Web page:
EU external action will always involve different actors. It is right and proper that development policy operates differently from diplomacy, crisis management or humanitarian aid. Andris Piebalgs, Stefan Fule and Kristilina Georgieva, together with other Commission colleagues, have clear, distinct roles and I pay tribute to the work they are doing –under Lisbon we have the opportunity to operate under one shared comprehensive political strategy.
An aspiration now becoming reality
My vision for the EEAS is one which ensures that when we speak, our voice is heard. And when we engage, our actions make the difference. Our citizens know that in the face of big problems such as fragile states, pandemics, energy security, climate change and illegal migration, we are more effective together.
And that effectiveness requires us to mobilise all the means at our disposal – diplomacy, political engagement, development assistance, civil and military crisis management tools in support of conflict prevention, peace building, security and stability.
Important for the future of Europe, important for the future of the world.
I have seen myself what we are capable of when we work together. When I travelled to East Africa I saw what our naval operation, Atalanta, is doing so well off-shore. But I also saw the important capacity building and development work on-shore. And as those engaged in our military mission were quick to say – the solution to the problems at sea lies on the land.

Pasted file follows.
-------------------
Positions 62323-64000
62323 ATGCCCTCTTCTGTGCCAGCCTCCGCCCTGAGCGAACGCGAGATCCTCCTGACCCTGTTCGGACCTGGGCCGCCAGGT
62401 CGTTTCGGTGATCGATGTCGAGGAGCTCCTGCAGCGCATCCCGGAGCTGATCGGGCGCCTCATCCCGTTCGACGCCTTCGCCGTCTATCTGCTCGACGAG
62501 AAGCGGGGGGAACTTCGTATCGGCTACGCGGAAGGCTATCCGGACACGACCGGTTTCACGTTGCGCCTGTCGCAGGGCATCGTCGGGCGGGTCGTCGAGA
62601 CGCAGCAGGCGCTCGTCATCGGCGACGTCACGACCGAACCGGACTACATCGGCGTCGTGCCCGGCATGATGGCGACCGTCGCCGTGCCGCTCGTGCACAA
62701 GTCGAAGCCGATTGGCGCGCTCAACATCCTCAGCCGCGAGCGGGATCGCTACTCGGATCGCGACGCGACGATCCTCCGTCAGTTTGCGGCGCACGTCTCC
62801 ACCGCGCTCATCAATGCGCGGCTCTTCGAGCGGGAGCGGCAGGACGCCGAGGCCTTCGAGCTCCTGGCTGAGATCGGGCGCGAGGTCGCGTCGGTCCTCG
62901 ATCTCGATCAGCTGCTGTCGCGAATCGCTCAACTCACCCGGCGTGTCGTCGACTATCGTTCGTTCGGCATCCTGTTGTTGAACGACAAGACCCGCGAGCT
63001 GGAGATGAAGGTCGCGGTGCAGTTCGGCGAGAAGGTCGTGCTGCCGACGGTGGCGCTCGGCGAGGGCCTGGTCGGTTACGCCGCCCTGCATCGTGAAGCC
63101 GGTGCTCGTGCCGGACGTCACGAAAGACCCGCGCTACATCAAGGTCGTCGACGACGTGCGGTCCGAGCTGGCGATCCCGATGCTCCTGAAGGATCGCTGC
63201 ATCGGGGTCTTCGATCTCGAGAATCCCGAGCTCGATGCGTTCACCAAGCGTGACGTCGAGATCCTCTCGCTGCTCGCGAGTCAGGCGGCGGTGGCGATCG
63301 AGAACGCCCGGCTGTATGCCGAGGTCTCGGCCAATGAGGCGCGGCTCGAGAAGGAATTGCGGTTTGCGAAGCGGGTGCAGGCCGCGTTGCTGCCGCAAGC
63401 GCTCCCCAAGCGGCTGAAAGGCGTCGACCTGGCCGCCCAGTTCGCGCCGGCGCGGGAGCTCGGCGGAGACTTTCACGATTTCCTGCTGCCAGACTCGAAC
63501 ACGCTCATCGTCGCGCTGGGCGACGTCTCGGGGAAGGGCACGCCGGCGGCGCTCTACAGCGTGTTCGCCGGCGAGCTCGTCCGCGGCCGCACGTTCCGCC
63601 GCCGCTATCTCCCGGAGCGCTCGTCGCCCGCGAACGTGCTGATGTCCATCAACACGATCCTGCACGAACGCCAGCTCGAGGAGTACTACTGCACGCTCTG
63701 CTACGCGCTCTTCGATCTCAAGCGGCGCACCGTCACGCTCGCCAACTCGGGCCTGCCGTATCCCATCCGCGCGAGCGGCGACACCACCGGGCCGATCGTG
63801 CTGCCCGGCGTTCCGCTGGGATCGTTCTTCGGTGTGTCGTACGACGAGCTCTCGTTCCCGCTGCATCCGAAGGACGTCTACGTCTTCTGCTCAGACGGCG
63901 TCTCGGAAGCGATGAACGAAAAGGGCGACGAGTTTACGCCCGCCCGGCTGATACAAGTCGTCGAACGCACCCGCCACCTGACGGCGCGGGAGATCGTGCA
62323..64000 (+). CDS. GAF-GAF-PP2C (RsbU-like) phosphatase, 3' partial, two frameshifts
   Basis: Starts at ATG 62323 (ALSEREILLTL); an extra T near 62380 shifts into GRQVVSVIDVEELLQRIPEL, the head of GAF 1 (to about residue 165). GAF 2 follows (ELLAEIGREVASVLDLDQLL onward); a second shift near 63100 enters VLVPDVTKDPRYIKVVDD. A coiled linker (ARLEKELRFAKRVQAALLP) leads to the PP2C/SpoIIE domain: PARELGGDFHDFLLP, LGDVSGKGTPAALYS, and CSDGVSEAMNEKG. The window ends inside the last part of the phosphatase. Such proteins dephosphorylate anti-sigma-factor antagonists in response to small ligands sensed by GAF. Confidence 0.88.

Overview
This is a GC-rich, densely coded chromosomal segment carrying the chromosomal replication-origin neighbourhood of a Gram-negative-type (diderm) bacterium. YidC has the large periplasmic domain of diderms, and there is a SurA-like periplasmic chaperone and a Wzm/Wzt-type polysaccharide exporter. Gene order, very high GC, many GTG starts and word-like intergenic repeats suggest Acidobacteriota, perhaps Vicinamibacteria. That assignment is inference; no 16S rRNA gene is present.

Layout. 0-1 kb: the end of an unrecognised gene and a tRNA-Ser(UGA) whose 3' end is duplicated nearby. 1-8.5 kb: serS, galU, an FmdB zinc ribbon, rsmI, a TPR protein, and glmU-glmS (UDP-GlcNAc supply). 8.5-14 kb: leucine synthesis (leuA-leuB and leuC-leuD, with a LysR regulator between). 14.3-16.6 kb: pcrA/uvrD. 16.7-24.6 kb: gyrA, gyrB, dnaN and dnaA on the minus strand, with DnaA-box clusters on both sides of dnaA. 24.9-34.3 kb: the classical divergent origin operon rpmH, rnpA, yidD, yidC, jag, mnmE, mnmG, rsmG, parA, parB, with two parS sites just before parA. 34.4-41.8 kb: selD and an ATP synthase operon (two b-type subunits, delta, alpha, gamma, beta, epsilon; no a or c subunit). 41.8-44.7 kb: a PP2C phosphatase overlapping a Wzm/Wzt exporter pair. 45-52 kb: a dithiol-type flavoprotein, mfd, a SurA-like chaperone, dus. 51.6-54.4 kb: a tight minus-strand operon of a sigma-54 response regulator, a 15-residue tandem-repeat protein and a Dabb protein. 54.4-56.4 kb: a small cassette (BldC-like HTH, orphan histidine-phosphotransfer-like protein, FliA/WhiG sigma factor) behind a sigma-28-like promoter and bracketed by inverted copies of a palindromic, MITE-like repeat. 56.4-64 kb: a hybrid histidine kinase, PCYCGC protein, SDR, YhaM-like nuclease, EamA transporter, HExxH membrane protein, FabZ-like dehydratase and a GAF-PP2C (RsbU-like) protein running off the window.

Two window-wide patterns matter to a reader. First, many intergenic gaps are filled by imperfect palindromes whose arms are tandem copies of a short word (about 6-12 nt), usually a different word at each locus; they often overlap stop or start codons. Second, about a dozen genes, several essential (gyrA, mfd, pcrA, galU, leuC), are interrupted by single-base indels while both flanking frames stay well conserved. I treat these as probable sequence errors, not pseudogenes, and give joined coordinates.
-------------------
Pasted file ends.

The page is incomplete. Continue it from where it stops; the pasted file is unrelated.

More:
And that is why, working with Andris Piebals, we are making sure our programmes work better together. And why I will be returning to meet again with the leaders of Kenya, Tanzania, Mauritius, Seychelles, South Africa, Mozambique the Regional organisations and AU, to discuss how we can support their African leadership to find political solutions on the ground and how we can support the people of Somalia to a better future.
I know what we can, and are doing – I also know what we can achieve for the future. I am ambitious – I confess, for I believe it is time to move forward and get the Service up and running quickly.
We have a good deal on the table: a draft Decision and a set of Declarations that form a coherent package. Mr President I am submitting them formally to the record of today’s proceedings. I will not dwell on each and every aspect, but let me highlight some specific points on how we have found proper safeguards in areas that I know are important to this House:
— First and foremost, the text makes clear that we are safeguarding the Community method in all areas where it exists today. The EEAS will co-operate closely with the Commission services as part of the EU system.